1 The expansion histories of two South American species of Cortaderia, simi
lar in morphology but differing profoundly in their breeding systems, were
compared in California, USA.
2 Both species were introduced to California in the mid-1800s, but herbariu
m records indicate that the sexual C. selloana has expanded spatially at tw
ice the rate of the asexual C. jubata.
3 The invasiveness of C. selloana has increased over time, whereas that of
C. jubata has remained relatively constant. Populations of C. selloana now
occupy more vegetation types and more non-ruderal habitats than C. jubata.
4 Populations of C. selloanu have experienced directional morphological cha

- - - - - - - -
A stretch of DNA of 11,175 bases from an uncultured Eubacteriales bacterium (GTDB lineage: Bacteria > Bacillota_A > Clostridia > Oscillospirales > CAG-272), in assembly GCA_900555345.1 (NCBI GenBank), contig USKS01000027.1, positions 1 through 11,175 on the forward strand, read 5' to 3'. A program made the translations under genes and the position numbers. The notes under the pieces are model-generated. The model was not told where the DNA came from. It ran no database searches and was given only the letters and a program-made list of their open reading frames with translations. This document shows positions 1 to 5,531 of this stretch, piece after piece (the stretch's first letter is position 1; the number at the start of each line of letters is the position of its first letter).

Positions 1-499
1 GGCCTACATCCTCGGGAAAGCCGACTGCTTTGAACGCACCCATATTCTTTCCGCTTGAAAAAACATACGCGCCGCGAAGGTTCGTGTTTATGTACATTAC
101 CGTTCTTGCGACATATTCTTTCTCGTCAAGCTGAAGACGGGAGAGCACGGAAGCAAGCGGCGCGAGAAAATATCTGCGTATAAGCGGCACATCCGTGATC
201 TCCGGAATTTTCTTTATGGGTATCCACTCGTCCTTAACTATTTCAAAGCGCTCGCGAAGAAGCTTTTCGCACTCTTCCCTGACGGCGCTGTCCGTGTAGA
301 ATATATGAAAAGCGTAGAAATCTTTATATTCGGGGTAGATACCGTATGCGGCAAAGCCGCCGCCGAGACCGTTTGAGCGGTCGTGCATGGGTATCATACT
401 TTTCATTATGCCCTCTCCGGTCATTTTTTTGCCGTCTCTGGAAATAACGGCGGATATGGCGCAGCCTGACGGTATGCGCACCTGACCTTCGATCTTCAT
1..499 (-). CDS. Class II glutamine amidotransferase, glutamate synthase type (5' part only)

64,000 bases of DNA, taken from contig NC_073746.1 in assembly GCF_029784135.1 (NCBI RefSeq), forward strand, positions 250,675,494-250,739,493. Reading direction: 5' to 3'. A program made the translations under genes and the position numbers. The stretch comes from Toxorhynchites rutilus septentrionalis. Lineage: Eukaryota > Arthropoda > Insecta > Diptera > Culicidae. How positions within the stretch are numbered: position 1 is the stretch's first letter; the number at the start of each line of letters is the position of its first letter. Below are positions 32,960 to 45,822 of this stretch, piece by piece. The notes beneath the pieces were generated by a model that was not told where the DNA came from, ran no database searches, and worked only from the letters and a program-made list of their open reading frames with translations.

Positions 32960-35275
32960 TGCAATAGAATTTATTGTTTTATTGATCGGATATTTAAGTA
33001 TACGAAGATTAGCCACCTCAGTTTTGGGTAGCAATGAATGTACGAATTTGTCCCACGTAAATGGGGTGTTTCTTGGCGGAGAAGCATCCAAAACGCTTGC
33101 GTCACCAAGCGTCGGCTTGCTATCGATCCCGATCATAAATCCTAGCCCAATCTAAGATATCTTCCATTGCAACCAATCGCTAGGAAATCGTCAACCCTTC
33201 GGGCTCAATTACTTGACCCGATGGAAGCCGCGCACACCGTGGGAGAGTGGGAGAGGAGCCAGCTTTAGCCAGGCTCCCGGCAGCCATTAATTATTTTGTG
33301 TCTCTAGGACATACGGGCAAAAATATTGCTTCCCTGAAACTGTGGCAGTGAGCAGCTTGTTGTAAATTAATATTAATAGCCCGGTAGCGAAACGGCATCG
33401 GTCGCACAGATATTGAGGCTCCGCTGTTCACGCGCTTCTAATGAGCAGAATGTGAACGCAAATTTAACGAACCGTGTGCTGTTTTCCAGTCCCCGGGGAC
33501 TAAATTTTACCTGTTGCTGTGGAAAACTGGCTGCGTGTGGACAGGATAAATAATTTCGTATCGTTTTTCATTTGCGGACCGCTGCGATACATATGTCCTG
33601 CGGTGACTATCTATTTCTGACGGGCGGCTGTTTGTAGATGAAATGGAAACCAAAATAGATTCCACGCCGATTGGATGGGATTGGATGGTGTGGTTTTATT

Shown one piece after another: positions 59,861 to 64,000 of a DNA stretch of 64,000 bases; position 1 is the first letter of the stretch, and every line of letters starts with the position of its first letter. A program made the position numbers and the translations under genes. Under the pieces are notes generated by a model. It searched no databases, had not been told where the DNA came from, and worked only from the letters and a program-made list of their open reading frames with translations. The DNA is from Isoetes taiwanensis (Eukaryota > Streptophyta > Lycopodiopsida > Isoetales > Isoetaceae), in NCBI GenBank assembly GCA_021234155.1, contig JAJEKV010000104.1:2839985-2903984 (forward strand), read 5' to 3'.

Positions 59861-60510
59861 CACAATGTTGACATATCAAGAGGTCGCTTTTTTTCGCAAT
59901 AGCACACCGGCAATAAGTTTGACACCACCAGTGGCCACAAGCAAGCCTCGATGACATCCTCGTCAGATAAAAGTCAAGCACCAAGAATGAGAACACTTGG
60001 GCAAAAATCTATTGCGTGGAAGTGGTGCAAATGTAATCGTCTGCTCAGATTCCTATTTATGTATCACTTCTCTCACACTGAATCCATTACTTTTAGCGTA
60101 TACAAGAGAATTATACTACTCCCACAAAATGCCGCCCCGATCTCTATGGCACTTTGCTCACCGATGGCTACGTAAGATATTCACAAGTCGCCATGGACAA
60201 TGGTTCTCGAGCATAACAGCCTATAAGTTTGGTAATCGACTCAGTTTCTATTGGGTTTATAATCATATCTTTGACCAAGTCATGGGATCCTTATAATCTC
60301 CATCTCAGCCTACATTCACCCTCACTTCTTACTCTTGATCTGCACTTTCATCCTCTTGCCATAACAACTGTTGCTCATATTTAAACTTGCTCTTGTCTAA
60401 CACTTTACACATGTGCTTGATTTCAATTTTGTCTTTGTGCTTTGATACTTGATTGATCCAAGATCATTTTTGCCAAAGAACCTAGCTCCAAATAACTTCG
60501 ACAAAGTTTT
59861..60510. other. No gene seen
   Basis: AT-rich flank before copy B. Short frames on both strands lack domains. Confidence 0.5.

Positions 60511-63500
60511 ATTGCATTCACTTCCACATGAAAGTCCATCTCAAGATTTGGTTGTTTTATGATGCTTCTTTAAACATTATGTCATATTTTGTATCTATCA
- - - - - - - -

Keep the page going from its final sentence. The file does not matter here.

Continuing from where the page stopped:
nge, whereas the morphology of C. jubata has been constant over the 90 year
s for which preserved specimens are available.
5 The invasion of an alien species appears to be a malleable process, rathe
r than a singular event. Species traits, such as inbreeding, can be advanta
geous at some stages but disadvantageous at others. Alien species also adju
st over time to the novel and diverse selective regimes that they encounter
as they expand spatially. Sexual species may have a greater ability to adj
ust to diverse selective landscapes relative to asexual species.